• And then our flesh, made of carbon, our earth. We’ve been taught that some bodies are good and some are bad. Some are capable and others not. Some are deserving of life, and some are not. There are parts of our bodies that are seen as bad, shameful, or ugly. For some of us, this applies to our whole body. We have also been made to believe that other people carry expertise and authority about our bodies, instead of collaborating with us on our unique knowledge of our home.

Across the spectrum of social justice movements, we’ve intentionally, righteously, and purposefully trained to keep our focus and energy at the macroscale of governance — and we’ve also been left with less time to plan and practice for what we will do at the microscale (inside our home, inside our self), when we do win! Our movement ancestors and elders — actively and in reflection — have told us that we also need to transform our intra- and inter-personal relationships in order to achieve truly just societies. We can no longer afford to sacrifice our self-care in movement work. We can’t leave our friends behind, and we can’t leave ourselves behind either.

And while colonization and racial capitalism have continually tried to force us to abandon ourselves, to abandon each other, to abandon our care for the land and water, we are still here fighting for our place after all this time. So just imagine what kind of ancestral knowledge and generational healing we’ll activate as we remember our self-ecology together for the purposes of collective governance through care.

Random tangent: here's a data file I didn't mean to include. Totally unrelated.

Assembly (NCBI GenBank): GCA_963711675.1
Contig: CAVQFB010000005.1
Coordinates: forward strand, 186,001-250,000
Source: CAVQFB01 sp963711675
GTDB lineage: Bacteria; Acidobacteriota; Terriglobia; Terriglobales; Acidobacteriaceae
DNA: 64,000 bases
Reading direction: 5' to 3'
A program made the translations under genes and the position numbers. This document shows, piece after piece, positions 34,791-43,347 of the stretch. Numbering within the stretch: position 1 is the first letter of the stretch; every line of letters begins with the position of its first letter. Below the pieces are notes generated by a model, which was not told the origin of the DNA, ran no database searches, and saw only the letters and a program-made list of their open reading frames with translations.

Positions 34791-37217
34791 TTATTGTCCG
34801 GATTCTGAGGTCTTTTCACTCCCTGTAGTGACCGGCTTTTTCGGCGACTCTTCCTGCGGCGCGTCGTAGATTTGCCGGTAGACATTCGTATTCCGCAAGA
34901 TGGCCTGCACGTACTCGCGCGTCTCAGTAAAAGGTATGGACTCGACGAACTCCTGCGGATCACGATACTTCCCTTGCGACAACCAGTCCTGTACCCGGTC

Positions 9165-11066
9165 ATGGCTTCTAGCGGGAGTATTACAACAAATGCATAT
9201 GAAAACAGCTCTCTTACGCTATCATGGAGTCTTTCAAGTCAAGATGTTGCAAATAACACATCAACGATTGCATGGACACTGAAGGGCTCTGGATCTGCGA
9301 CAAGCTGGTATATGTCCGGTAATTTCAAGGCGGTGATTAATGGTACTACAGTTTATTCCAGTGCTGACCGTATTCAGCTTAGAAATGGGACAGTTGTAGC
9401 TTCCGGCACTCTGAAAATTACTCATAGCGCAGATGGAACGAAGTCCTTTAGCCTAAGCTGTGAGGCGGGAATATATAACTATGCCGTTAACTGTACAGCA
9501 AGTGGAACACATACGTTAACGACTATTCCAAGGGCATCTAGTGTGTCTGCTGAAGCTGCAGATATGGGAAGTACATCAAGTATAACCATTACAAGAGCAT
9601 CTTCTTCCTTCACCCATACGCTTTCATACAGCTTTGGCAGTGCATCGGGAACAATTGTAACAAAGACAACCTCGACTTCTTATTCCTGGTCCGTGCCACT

We can get back into right relationship with the living world we are a part of by building our ecological literacy, through knowing our bodymindspirits deeply and with trust. We simultaneously cultivate that knowing/feeling within our bioregional relationships — within the collective, within our workspaces, within our homes, and on our blocks. This also grows regenerative economies and rebuilds community wealth based on sharing and caring. And it moves us even closer to rematriation (returning the land, restoring the sacred) and reparations (repairing relations). Knowing/feeling ourselves and our stories deeply is part of our strategy for a just transition to regenerative economies through bioregional governance.

*This is an edited transcript of concluding thoughts shared on “From Global Domination to Bioregional Governance,” the third session of Movement Generation’s free online course series Course Correction: Just Transition in the Age of Covid-19. For more information and to access recordings of our previous sessions, visit or email